A brilliant idea: encode works of art into the DNA of cockroaches (one of the toughest species on the planet). A project from virtual reality pioneer Jaron Lanier and friends:
All living things contain DNA, including some strands, called introns, which have no known function. Lanier and his colleagues Dr. David Sulzer, a Columbia University assistant professor of neurology and psychiatry, and Lisa Haney, a conceptual illustrator, propose putting these introns to good use. They would translate the contents of every issue of the magazine this year from two-digit computer code (0-1) into four-digit DNA language (A-G-C-T) and then splice that information into the introns of . . . a cockroach.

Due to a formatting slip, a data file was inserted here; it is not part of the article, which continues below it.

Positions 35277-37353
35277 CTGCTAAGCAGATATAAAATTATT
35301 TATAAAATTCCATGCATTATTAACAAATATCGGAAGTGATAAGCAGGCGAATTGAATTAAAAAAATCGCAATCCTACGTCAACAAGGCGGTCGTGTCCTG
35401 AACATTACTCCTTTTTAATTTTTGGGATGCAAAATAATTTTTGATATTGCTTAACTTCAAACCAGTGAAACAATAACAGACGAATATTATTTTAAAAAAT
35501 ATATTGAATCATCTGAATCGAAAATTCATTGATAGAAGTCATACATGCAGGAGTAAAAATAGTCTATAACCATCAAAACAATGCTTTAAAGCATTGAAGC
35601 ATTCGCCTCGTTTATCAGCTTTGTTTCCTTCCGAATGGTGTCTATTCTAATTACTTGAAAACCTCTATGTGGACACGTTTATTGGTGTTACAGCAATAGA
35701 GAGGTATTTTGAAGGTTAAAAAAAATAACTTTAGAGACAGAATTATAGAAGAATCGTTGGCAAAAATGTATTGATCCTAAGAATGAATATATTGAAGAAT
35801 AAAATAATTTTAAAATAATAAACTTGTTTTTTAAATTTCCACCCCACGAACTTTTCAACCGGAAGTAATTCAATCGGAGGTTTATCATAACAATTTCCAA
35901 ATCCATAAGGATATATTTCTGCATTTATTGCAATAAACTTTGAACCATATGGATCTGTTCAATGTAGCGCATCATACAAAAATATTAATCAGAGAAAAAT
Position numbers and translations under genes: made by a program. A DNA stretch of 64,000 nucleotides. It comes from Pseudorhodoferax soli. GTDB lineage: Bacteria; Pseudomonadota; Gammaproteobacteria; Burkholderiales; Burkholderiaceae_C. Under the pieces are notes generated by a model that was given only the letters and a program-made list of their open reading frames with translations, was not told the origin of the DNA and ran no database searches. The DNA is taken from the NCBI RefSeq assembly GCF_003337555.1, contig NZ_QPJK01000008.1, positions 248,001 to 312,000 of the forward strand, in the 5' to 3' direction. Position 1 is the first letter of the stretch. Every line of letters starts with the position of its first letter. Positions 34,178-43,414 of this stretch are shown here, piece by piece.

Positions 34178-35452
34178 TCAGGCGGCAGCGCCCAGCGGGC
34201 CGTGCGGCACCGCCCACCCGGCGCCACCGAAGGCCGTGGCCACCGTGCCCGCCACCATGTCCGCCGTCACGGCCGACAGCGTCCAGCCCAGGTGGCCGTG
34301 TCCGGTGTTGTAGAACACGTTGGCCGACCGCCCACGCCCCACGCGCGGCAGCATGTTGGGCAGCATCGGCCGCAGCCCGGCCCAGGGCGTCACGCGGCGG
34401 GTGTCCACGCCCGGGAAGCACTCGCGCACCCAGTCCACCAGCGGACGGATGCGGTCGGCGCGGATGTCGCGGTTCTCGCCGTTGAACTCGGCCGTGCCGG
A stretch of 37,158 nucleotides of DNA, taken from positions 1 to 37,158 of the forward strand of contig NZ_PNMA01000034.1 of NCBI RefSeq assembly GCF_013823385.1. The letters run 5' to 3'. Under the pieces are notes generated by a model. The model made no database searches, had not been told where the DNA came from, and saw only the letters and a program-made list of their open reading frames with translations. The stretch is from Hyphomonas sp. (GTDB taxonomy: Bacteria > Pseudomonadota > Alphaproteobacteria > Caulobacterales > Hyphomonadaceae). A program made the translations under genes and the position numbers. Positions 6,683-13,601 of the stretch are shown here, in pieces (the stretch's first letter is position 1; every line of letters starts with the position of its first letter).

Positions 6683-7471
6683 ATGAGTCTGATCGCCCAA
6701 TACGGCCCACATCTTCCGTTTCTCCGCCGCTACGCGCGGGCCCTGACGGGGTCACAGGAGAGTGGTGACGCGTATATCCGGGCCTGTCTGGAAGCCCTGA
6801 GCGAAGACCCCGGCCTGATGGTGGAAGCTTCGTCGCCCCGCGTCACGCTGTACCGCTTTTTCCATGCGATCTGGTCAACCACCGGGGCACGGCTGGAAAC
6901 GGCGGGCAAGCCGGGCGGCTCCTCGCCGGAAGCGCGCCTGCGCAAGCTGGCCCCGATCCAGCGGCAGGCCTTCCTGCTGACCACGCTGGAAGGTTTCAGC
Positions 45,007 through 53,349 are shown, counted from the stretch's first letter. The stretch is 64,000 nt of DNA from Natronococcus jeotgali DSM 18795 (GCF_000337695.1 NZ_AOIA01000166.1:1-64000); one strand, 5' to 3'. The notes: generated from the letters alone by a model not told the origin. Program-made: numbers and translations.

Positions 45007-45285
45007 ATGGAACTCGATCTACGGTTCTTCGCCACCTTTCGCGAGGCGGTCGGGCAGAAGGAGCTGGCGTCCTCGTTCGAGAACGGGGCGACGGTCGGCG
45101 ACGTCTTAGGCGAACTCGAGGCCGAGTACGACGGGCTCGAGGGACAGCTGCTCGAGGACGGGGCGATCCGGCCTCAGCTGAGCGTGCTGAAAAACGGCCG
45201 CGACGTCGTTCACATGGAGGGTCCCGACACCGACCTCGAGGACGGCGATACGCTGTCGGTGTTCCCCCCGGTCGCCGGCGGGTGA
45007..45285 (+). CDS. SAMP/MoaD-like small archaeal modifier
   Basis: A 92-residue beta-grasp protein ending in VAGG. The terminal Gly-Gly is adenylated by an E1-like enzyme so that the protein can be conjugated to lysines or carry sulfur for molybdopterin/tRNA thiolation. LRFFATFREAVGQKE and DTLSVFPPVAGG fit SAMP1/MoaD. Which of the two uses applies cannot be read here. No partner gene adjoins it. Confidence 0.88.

They don’t stop there. They have worked out a careful program of interbreeding that would ensure the genetic transmission of this information. Thus, after 14 years, every cockroach in New York would be an archival cockroach.
Maybe we should be looking at cockroaches and beetles to see if there’s ALREADY anything encoded in their DNA.
New York Times: The Times Capsule
(via Boing Boing).